P0139 Construction of High-resolution Physical Maps for Large Plant Genomes: Wheat Genomes and Chromosomes

Shahryar Kianian , North Dakota State University/Plant Sciences, Fargo, ND
Jeffrey M. Leonard , Oregon State University, Corvallis, OR
Yong Q. Gu , USDA-ARS, WRRC, Albany, CA
Mingcheng Luo , Department of Plant Sciences, University of California, Davis, CA
Anne Denton , North Dakota State University, Fargo, ND
Gerard R. Lazo , USDA-ARS-WRRC, Albany, CA
Oscar Riera-Lizarazu , ICRISAT, Andhra Pradesh, India
Ajay Kumar , North Dakota State University, Fargo, ND
Vijay K. Tiwari , Oregon State University, Corvallis, OR
Lingli Dong , USDA-ARS-WRRC, Albany, CA
Yi Wang , USDA-ARS-WRRC, Albany, CA
Omar Al-Azzam , North Dakota State University, Fargo, ND
Kristin Simons , North Dakota State University, Fargo, ND
Monika Michalak de Jimenez , North Dakota State University, Fargo, ND
Filippo Maria Bassi , NDSU, Fargo, ND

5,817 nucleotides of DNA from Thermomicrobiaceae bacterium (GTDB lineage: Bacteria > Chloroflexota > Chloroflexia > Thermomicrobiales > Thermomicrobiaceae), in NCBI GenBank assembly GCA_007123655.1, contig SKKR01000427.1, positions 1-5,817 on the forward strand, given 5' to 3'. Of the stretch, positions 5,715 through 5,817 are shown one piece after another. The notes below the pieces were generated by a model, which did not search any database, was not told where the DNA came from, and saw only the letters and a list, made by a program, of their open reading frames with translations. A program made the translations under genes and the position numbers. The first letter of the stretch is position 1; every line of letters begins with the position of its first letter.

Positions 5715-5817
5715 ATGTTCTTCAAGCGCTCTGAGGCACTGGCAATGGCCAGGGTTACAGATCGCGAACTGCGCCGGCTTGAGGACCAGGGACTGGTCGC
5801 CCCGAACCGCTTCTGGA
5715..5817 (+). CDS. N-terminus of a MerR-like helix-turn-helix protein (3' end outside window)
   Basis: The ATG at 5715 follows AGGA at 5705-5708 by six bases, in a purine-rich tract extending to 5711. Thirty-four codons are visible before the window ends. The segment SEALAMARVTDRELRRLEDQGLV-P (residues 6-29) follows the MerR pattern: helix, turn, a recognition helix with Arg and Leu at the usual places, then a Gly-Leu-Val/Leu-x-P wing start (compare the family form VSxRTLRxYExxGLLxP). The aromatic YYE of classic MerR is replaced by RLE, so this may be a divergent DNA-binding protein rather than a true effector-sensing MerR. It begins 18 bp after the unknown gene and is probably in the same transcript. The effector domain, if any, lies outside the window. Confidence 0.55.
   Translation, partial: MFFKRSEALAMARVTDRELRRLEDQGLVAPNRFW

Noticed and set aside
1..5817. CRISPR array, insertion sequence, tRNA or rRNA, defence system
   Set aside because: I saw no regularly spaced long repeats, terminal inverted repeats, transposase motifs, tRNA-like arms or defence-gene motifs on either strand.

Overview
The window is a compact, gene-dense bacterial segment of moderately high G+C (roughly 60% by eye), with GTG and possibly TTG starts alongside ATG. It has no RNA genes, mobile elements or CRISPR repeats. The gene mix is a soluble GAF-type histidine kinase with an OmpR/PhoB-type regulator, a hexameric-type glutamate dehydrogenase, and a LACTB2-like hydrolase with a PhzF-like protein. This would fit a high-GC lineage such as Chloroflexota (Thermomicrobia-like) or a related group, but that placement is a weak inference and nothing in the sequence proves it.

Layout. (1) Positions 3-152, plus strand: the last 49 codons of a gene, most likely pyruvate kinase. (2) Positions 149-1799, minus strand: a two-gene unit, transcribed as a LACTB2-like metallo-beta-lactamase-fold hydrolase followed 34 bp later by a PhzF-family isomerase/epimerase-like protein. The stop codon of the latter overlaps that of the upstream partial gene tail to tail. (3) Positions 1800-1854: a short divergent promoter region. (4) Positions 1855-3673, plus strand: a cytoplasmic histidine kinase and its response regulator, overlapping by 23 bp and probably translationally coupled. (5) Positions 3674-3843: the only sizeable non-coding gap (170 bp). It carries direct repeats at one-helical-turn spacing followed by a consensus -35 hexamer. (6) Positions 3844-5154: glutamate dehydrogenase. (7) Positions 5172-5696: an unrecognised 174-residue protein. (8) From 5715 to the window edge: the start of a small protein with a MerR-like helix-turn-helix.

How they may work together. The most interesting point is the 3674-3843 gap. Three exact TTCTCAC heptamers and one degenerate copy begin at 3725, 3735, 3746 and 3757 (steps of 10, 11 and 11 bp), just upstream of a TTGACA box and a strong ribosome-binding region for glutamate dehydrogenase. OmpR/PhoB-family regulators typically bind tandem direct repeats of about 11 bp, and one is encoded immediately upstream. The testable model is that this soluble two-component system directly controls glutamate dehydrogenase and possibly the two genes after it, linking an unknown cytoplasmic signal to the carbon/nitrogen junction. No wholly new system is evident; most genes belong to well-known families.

Muhammad Javed Iqbal , North Dakota State University, Fargo, ND
Uneven distribution of recombination and significant variation in genetic to physical distance ratios dramatically affect the capacity to order physical contigs in large portions of chromosomes. Hence, methods for physical mapping, which do not rely on meiotic recombination, are necessary for species with large genomes like wheat (Triticum aestivum L.). Physical mapping using a radiation hybrid (RH) mapping approach has proved valuable in a number of non-plant and plant systems. Our results based on RH maps of several wheat chromosomes and the entire D-genome indicate that an average map resolution of ~ 500 kb can be achieved with populations of relatively small size.  RH maps of various chromosomes indicate cR (physical)/cM (genetic) ratios of 4 - 136:1 or an average ratio of 11:1, effectively allowing separation of genetically linked but physically separate marker loci.  Markers anchored to BAC contigs confirmed the calculated resolution and the potential of RH panels for physical mapping.  We have developed several procedures enabling even quicker means of generating RH panels.  Also, we have tested several high-throughput genotyping platforms that allow rapid assignment of thousands of loci to a physical location in the wheat genome.  This work has now been expanded to include the development of RH panels for various individual chromosomes, in collaboration with the members of IWGSC, as well as for the entire A, B and D genomes, with an objective of developing high-resolution RH based physical maps as a prerequisite to complete genome sequence assembly and for gene cloning in wheat (